Chesapeake Climate Action Network director Mike Tidwell said Dominion Resources has concealed many aspects of the plan and has intentionally failed to disclose certain risk related to investors. Though Dominion has publicly stated its 60-foot barrier wall is to reduce sound, Mr. Tidwell said the wall also will serve to reduce vapor clouds and to protect the community from fire.

“Their culture of concealment, their culture of not being forthright on risk is established,” Mr. Tidwell said.

Chesapeake Climate Action Network and other organizations hope to derail the funding push in an effort to halt the project completely. 

“This sort of shareholder activism and general activism focused on polluting infrastructure has been growing in the United States,” Mr. Tidwell said. “This is part of an ongoing and growing movement.”

The organizations are also urging FERC to produce a full environmental impact statement, a more thorough environmental study of the project. That would delay the project even longer.

Dominion Resources spokesman Karl Neddenien said the company submitted 12,000 pages to FERC as part of its application and has submitted an additional 9,000 answering the regulatory agency’s questions.

“We know how to keep things safe,” Mr. Neddenien said. “We take it very seriously.”

Development

The terminal opened in 1978. In two years, about 80 ships parked at the offshore pier and pumped liquefied natural gas onshore. There, the gas was held in storage tanks until it was time to vaporize the fuel and send it into the pipeline and, later, to market.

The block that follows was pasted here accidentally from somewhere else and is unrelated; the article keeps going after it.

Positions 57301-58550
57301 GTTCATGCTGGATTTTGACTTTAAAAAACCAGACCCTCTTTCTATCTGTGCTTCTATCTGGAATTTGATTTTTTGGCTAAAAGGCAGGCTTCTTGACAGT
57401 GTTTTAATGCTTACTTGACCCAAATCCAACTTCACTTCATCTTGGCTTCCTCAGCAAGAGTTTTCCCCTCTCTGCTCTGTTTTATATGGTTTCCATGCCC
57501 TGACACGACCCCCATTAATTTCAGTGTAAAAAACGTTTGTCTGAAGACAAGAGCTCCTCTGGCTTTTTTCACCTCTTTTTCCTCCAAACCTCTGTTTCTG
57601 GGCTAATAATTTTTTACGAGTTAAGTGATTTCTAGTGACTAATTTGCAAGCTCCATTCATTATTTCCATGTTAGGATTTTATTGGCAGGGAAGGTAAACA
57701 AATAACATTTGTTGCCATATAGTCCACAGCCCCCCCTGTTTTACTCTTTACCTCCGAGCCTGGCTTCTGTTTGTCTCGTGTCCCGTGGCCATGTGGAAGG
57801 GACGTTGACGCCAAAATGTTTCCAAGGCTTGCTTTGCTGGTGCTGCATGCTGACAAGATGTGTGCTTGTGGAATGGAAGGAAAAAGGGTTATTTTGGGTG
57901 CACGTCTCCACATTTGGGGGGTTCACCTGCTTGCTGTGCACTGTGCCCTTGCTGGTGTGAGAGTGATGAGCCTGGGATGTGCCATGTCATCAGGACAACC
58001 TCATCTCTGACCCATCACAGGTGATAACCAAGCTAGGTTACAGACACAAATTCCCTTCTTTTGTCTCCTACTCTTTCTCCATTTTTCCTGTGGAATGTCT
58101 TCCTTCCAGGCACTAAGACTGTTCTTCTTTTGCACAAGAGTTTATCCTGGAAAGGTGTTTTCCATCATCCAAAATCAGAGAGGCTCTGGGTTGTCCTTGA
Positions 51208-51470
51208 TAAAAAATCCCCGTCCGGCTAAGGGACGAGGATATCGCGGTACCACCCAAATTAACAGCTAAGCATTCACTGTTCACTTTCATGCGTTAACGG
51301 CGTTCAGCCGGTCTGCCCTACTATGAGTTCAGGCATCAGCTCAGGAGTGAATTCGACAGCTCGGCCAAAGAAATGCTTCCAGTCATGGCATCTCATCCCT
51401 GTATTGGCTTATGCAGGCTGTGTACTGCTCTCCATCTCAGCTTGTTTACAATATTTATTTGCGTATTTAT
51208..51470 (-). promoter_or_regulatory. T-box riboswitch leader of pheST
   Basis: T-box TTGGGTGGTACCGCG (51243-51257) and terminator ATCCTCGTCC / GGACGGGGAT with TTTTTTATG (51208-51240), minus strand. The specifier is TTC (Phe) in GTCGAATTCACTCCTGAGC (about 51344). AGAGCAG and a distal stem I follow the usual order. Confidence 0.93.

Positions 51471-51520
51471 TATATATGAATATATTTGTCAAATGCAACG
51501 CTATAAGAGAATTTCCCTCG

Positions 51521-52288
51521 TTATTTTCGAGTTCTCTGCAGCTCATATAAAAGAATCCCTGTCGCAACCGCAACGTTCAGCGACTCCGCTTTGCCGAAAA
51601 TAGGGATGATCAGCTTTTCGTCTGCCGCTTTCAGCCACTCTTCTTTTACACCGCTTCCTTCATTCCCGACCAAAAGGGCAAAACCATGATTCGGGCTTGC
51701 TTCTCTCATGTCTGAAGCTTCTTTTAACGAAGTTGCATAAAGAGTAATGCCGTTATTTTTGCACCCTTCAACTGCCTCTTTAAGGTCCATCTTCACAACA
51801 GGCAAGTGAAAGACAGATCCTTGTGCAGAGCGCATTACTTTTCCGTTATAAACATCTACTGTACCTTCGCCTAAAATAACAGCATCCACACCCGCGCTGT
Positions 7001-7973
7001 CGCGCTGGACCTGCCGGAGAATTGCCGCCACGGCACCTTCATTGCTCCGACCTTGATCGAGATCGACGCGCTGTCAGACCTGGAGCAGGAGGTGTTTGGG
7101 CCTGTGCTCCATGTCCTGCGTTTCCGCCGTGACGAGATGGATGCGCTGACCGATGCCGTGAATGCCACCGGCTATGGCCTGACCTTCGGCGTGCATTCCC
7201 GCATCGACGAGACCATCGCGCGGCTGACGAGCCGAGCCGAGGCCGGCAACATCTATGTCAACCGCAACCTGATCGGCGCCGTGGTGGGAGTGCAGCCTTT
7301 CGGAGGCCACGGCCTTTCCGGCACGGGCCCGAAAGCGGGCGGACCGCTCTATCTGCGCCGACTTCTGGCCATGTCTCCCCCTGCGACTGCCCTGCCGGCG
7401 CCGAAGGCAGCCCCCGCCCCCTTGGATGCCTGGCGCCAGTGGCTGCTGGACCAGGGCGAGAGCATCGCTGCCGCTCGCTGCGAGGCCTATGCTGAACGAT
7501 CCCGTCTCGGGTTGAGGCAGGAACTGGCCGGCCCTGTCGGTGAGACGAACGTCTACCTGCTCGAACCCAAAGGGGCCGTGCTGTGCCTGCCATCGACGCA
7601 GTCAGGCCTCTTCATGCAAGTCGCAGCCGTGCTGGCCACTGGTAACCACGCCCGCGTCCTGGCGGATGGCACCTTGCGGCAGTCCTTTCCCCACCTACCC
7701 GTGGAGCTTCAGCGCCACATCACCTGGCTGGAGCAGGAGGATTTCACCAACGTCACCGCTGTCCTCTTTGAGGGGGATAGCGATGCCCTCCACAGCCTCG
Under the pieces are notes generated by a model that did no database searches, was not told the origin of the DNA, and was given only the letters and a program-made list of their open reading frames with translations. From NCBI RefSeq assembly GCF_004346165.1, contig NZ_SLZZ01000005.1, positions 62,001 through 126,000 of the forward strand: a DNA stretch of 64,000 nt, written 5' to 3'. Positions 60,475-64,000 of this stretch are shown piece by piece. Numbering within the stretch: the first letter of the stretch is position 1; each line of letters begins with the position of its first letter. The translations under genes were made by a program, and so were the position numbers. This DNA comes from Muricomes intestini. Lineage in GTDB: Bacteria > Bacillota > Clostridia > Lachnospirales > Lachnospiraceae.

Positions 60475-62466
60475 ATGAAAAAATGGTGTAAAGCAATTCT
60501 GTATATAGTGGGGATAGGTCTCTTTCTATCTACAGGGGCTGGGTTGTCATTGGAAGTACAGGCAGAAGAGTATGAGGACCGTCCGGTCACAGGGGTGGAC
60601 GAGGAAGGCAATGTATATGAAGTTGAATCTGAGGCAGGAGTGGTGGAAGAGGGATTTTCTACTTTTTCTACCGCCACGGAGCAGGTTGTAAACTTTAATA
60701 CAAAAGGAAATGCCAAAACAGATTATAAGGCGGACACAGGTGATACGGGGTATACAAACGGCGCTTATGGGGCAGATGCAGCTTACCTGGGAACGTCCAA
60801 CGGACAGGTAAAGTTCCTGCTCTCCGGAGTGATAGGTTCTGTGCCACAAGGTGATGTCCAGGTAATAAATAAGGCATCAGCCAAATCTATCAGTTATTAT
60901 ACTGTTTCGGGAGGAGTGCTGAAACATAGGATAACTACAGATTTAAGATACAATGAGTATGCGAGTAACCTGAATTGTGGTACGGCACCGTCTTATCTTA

But an increase in domestic natural gas production soured the need for imported gas and the ships stopped coming in 1980.

Dominion acquired the facility in 2002 and resumed import activity in 2003. But another increase in domestic natural gas production, spurred by Marcellus Shale development, has again eliminated the need for foreign fuel.

Dominion still has import contracts with BP, Shell and Statoil, but it uses Cove Point as a so-called “peaking” facility. It converts liquefied natural gas into gas vapor and pumps it into the pipeline when pressure is low.

This was a busy winter for the peaking service, Mr. Frederick said, as high storage withdrawals during a cold winter greatly reduced pipeline pressure.